In central and southern Africa, virtual fences have been used in elephant management to temporarily place a buffer around areas where risk of human–wildlife conflict is greatest. In iSimangaliso Wetland Park, cellular phone based transmission of GPS locational data from collars is processed by a central computer, which logs elephant locations in real-time and uses computer software (http://www.yrless.co.za/animals/animalsGI.html) to track when animals leave predetermined polygons (Fig. 1). Once the animal is detected beyond the boundary, a task force is dispatched to haze the individual back into the reserve or go through the expensive and time-consuming process of capturing and relocating the individual or family group. Similarly, when elephants leave Ithala Game Reserve and cross a river near human settlements, managers receive a cellular phone text message notifying them of where and when the transgression occurred, and of the identity of the elephants involved, so that appropriate management actions can be taken (Slotow, 2012). This system allows for the management of risk across a wide geographic area without having to fence-off access to the river for elephants, and the host of other species impacted by such a fence. Furthermore, virtual fence polygons can be easily modified so that alarm messages are sent to alert managers during specific time periods when elephants are near areas where humans are actively working on a given day (Slotow, 2012), and can be restricted to send alerts only when specific problem animals have crossed or are in proximity to a virtual fence.

figure

Figure 1. Diagram of real-time virtual fence system used for African elephants. A collar on an adult female member of each family group relays real-time coordinates of elephant locations via cellular phone network (GSM) to a master computer at 30 min intervals. When the elephant comes into close proximity or crosses a virtual boundary programmed into the computer, a text message is sent to the reserve managers. If the elephant has crossed the reserve boundary, a crew is sent to harass the animal back into the reserve or capture the animal for transportation (a). Virtual fences are particularly useful along water boundaries of reserves where fencing is difficult to establish due to changing water levels and the need to allow other animals access to water (b). Virtual fences can also be established within reserves to identify when elephants are utilizing corridors (c), and where and when human access should be restricted to avoid human-elephant conflict (Photograph a courtesy of Chantal Dixon, University of KwaZulu-Natal).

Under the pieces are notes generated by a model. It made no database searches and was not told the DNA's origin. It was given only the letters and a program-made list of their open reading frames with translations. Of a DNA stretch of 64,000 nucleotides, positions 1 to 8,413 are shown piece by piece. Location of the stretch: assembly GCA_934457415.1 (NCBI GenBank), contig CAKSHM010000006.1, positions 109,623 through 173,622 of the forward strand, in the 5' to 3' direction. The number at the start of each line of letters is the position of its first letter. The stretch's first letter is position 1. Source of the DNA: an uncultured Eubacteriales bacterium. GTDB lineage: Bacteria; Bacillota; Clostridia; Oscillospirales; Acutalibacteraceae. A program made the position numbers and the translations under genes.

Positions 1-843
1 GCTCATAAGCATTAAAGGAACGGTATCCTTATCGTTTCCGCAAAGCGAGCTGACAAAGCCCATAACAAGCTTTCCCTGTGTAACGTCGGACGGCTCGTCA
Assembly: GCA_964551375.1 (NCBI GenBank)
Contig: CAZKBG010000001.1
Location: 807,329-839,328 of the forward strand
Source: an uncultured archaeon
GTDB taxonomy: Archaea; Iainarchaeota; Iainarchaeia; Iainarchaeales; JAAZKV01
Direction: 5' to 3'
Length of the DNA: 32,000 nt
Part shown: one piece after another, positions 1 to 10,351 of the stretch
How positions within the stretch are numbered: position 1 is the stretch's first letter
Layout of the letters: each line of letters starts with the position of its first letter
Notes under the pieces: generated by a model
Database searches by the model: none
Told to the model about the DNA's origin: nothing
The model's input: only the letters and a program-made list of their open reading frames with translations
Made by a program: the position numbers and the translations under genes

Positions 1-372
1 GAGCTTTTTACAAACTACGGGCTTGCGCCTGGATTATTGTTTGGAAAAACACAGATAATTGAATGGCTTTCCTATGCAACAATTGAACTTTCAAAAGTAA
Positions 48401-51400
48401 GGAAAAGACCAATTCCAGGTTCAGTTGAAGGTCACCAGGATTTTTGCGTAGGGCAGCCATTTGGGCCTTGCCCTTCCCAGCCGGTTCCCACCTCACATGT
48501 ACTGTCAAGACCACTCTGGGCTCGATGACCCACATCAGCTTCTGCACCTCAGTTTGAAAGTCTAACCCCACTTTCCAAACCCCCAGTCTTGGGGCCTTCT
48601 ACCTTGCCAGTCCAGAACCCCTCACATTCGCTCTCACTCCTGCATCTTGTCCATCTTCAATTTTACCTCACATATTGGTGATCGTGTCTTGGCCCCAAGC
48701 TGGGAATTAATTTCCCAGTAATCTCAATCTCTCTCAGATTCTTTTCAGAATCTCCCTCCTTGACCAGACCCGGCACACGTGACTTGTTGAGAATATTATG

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There is also potential that virtual fences can be integrated with our rapidly advancing understanding of elephant movement behavior to predict areas of potential human-elephant conflict. Within reserves, it is important to limit human access to elephant refugia and corridors to mitigate disturbance to elephants and reduce the likelihood of aggressive encounters with humans (Jachowski et al., 2012). Thus, managers could establish virtual fence polygons surrounding key refugia and corridors that alert managers when human access to those areas should be limited. Furthermore, predictive models are being developed to proactively mitigate human-elephant conflict prior to crossing a virtual fence (http://www.savetheelephants.org/research-reader/items/elephant-geofencing.html). In addition, the organization ‘Save the Elephants’ is developing an alert network that extends beyond managers to include private landowners outside protected areas, who can register their lands so as to be warned when elephants have crossed or approaching a virtual barrier near their land, potentially limiting crop raiding.

Technological advancements in GPS tracking devices have allowed for great advances in wildlife conservation, making the implementation of RTVF an increasingly realistic management strategy. There are at least 18 companies that produce satellite or cellular phone-based GPS collars for wildlife (Millspaugh et al., 2012), at least four of which have the capacity to be integrated into a RTVF system. Also known by telemetry companies as ‘Geofencing’ (http://www.lotek.com/geofencing.htm), technological and logistical limitations (see below) and low market demand restrict wide-scale use of virtual fencing (C. Kochanny, Lotek Wireless, pers. comm.). The first documented evaluation of RTVFs on wildlife occurred on African elephants in Kenya (Box 1). More recently, the use of RTVFs has been expanded to the management of elephant populations in South Africa (Slotow, 2012; Fig. 1), suggesting there could be wider applicability of the product for use on other species and systems to mitigate human–wildlife conflict.

Conservation benefits of virtual fencing

  1. Top of page
  2. Abstract
  3. Introduction
  4. Current virtual fence techniques
  5. Conservation benefits of virtual fencing
  6. Challenges, limitations and technological needs for virtual fencing
  7. Conclusions and future directions
  8. Acknowledgments
  9. References

Enhancing protected area management